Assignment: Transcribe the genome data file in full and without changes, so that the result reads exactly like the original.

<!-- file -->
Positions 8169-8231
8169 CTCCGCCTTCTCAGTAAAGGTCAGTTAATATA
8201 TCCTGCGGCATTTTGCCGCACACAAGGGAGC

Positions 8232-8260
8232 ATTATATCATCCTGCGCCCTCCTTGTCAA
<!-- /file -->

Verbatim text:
Positions 8169-8231
8169 CTCCGCCTTCTCAGTAAAGGTCAGTTAATATA
8201 TCCTGCGGCATTTTGCCGCACACAAGGGAGC

Positions 8232-8260
8232 ATTATATCATCCTGCGCCCTCCTTGTCAA